Dealing with Procrastination

Do you ever put off doing something until the last minute and then find yourself in a state of panic because things pile up? Or maybe you start to become critical because you dropped the ball yet again? You’re not the only one who feels this way. You may be one of many people who struggle with Procrastination. You procrastinate when you delay or put off completing a task until the last minute, or past your deadline. It is very common and can affect all aspects of your life, including your work, school, and relationships. All which can result in a poor quality of life.

One common misconception about procrastinators is that they are unable to manage their time effectively. While this can be true, it’s not always the case and in fact, there are often more serious issues at hand. Individuals prone to chronic procrastination may benefit more from emotional regulation and stress management than time management skills training. That’s why before you pull out the self-criticism and self-doubt, it’s important to understand the why behind your procrastination. Doing so will help you understand yourself better, develop a plan to tackle the issue, create healthier habits and or seek professional support if you need to.

Why do we procrastinate?

From time to time, we all procrastinate. In a high-stress society, temporarily distracting oneself from stress and unpleasant tasks could even be a helpful coping mechanism. In other words, people engage in procrastination because it temporarily makes them feel good.

However, there is a downside that makes procrastination troublesome, it limits a person’s productivity and causes them to feel low about themselves. Some people procrastinate so much that they are unable to complete essential daily tasks. All of which can lead to poor life choices and eventually poor mental health outcomes.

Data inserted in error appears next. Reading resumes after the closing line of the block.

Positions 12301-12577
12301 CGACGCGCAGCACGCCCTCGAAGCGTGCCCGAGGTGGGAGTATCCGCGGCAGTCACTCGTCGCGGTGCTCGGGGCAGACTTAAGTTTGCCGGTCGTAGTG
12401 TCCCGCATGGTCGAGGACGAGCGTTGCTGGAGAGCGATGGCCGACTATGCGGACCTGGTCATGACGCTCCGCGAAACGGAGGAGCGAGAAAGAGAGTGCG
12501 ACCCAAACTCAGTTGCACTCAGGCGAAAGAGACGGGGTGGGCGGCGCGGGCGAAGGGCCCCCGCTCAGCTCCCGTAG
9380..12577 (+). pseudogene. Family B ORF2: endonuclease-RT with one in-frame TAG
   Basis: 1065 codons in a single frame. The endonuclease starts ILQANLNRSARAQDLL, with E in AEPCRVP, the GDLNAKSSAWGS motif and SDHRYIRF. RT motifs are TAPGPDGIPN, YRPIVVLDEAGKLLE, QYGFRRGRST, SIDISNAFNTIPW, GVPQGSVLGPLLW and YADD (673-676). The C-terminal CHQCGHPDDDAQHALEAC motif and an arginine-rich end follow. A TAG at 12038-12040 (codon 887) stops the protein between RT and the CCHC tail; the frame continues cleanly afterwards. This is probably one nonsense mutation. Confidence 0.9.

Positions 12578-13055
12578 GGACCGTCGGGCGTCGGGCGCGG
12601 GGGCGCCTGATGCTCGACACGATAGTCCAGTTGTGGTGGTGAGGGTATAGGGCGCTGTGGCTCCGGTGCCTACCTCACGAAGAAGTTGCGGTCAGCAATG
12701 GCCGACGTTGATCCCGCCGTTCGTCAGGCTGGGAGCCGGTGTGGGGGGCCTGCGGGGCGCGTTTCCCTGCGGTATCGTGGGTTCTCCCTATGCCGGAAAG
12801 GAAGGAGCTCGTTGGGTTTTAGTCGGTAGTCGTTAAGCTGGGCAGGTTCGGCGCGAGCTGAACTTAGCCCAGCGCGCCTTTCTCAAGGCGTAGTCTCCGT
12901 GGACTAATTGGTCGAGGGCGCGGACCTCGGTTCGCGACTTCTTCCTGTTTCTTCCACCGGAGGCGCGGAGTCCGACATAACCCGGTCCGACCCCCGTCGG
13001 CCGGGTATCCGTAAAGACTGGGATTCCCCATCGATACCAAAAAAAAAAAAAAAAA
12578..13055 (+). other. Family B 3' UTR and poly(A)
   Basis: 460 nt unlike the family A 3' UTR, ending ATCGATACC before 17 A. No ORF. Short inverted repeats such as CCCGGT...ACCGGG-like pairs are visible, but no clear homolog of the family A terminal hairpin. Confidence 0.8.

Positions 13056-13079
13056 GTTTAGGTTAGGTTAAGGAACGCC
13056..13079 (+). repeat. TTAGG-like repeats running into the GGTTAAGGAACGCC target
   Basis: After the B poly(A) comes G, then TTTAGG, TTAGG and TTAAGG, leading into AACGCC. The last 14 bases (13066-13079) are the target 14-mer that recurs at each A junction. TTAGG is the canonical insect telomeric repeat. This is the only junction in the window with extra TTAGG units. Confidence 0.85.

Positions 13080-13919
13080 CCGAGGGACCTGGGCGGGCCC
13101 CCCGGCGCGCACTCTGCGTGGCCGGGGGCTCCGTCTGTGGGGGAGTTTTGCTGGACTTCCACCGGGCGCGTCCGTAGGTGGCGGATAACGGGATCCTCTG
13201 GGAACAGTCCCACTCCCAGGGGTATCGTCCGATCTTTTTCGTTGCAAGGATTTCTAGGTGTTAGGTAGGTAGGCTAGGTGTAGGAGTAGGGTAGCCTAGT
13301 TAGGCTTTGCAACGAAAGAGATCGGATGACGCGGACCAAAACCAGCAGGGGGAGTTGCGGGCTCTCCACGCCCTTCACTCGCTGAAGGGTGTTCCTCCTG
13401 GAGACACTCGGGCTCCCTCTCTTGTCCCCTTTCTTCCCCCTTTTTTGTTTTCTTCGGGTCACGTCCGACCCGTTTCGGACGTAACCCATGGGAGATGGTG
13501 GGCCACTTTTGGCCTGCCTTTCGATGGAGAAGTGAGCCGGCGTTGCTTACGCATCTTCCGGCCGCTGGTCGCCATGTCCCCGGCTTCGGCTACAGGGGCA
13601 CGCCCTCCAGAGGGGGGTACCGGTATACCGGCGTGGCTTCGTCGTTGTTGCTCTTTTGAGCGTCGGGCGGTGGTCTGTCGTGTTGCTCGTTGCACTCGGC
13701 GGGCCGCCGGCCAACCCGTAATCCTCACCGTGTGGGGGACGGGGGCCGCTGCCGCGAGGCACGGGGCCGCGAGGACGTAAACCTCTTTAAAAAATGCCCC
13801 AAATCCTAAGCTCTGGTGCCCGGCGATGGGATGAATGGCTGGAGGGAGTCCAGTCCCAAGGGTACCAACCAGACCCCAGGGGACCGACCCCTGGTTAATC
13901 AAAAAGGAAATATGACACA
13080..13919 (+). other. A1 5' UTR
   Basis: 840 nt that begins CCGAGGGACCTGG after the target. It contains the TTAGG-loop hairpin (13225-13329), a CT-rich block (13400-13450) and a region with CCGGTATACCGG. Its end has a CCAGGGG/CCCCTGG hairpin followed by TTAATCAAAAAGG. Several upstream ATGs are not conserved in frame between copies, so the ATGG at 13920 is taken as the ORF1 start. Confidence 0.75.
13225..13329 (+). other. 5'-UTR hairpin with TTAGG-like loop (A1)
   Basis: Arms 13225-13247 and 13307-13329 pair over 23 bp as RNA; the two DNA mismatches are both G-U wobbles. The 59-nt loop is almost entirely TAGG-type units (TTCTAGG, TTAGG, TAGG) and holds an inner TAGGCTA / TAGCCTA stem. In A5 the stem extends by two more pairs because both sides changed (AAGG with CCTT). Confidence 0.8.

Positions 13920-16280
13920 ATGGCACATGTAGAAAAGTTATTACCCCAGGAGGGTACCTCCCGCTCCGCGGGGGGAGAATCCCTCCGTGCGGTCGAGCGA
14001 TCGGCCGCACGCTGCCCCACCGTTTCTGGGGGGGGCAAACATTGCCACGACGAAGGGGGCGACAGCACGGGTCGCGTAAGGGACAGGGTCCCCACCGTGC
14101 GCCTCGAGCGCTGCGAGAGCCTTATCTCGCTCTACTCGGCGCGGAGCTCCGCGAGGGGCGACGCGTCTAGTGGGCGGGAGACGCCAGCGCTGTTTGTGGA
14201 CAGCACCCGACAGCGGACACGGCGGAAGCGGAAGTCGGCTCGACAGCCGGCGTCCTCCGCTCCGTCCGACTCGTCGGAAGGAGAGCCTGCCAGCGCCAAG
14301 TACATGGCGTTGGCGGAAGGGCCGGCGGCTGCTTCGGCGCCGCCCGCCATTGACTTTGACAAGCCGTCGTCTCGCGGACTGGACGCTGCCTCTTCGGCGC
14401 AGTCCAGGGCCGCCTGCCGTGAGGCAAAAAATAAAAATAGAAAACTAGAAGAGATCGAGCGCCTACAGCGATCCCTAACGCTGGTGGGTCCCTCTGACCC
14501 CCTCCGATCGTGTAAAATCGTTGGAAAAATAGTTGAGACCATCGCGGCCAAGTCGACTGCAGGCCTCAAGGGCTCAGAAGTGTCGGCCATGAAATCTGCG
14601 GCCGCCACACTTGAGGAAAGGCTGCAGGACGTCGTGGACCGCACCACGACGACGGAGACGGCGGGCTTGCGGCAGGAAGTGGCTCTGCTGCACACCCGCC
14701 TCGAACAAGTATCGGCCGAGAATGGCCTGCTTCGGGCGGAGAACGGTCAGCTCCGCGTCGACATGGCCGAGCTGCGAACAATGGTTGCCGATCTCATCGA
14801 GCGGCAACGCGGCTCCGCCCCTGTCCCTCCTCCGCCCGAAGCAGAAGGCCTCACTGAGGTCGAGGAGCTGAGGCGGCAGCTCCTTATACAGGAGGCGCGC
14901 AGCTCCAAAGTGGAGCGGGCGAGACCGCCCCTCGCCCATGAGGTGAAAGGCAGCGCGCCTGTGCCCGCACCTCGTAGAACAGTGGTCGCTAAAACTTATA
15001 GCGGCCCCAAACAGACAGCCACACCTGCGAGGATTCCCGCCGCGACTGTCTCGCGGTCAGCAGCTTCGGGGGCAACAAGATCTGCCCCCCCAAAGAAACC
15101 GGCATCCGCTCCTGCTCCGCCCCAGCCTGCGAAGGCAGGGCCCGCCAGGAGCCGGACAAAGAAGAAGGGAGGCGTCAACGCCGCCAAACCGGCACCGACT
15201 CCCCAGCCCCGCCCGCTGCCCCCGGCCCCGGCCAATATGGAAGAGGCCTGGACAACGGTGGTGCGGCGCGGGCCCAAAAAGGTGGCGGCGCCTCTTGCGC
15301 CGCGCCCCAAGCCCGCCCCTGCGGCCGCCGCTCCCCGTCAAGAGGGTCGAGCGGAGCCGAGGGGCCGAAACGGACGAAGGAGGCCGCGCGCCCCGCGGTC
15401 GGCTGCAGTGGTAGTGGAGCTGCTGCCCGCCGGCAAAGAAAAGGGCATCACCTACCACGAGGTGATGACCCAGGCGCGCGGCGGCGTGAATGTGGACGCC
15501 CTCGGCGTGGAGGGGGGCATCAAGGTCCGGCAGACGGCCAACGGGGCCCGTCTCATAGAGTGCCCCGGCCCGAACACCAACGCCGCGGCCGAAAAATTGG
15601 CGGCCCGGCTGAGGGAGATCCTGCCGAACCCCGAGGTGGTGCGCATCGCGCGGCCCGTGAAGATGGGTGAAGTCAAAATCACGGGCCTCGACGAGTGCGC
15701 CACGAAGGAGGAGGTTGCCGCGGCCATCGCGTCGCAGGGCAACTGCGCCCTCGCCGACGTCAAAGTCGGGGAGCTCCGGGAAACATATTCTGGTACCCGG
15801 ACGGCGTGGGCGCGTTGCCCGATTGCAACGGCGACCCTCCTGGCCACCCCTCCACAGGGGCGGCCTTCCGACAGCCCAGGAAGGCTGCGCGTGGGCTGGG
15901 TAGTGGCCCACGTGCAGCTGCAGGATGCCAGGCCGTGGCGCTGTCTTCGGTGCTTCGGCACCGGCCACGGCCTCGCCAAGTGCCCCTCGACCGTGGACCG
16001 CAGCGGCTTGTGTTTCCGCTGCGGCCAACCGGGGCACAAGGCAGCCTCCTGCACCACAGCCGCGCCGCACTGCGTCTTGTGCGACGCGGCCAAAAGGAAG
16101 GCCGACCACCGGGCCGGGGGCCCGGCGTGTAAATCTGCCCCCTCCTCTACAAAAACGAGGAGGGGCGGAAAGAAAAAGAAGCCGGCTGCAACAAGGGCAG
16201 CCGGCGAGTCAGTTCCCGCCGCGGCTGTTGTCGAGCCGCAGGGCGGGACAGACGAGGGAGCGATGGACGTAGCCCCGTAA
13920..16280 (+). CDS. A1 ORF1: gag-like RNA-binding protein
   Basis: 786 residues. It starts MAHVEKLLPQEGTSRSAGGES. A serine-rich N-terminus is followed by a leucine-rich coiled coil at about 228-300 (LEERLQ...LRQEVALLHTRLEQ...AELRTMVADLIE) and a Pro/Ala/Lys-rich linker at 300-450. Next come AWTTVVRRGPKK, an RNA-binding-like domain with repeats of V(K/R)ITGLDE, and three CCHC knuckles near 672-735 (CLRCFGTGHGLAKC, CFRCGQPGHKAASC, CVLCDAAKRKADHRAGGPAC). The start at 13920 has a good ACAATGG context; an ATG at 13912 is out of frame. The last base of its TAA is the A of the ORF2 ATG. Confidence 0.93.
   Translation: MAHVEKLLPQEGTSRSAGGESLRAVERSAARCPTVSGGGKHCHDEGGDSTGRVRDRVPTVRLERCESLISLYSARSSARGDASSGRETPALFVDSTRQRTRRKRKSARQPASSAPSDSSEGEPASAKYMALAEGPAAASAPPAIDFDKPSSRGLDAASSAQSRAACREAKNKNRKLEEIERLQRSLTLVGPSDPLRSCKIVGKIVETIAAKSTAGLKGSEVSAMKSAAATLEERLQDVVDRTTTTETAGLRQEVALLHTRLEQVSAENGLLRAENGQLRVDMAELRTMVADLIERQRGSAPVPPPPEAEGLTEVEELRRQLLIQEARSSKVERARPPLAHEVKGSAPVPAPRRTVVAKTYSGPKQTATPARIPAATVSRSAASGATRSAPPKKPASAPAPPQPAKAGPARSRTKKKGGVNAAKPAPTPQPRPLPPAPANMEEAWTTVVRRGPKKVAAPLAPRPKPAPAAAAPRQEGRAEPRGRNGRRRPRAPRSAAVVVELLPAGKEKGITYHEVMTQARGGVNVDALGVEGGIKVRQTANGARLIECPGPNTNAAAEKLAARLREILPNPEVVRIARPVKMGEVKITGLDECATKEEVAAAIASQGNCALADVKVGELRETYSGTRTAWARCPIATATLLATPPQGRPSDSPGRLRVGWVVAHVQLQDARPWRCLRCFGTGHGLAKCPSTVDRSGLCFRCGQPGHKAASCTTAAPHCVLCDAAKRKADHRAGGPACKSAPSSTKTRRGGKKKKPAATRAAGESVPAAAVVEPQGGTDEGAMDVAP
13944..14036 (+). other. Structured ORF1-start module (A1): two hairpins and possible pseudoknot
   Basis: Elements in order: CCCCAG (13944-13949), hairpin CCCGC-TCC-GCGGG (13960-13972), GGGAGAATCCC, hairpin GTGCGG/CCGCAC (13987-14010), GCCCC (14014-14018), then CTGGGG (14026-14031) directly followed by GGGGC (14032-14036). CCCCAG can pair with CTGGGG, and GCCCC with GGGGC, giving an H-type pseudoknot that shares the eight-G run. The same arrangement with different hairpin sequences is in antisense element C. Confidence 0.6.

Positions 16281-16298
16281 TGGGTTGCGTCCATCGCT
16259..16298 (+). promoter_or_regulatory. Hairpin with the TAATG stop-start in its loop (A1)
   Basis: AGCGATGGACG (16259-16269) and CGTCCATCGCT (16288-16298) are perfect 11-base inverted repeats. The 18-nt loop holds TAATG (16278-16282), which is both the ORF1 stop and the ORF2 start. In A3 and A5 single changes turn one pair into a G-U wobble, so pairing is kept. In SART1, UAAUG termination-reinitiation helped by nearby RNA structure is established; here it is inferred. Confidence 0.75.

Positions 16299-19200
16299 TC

Procrastination is not a mental health diagnosis in and of itself, although it can be a symptom of ADHD, depression, or anxiety. It can also add more stress to someone who already struggles with a mental health issue.

Other causes of procrastination included

  • Task is not aligned with our values
  • ​​Feeling emotionally exhausted
  • Perfectionism
  • Fear of not performing well
  • Experiencing decision fatigue (brain becomes fatigued and ability to make decisions becomes worse after making many decisions)
  • The pressure to perform
  • Setting unrealistic expectations
How to overcome procrastination?

 Is there hope? Yes, there are many things one can do to tackle procrastination and here are a few tips that you can start to implement by yourself of with the support of someone:

  • Address what is causing the procrastination

  • Ask someone to help you stay on track with important tasks. Regular check-in on the progress of tasks will help you stay motivated.

  • Start with a small and easy step.

  • Eliminate any distractions

  • Reward yourself after completing small steps within the task

  • Rephrase your internal dialogue

The five takeaways about procrastination are:
  • Laziness is not the cause of procrastination.
  • It is the result of our inability to manage negative feelings about the task.
  • It is not a time-management issue but rather an emotional issue.
  • It can be a result of low self-esteem, self-doubt, or anxiety.
  • Forgive yourself for past procrastination and be gentler with the language and thoughts you use about yourself when it comes to completing the task.

Take home message: If you are one of many people who procrastinate before you criticize yourself and submit to a lifelong journey of blame and shame, try taking a more proactive approach. Use the above-mentioned tips to understand your why’s and create a plan of action, and or speak to someone that can help you.

 

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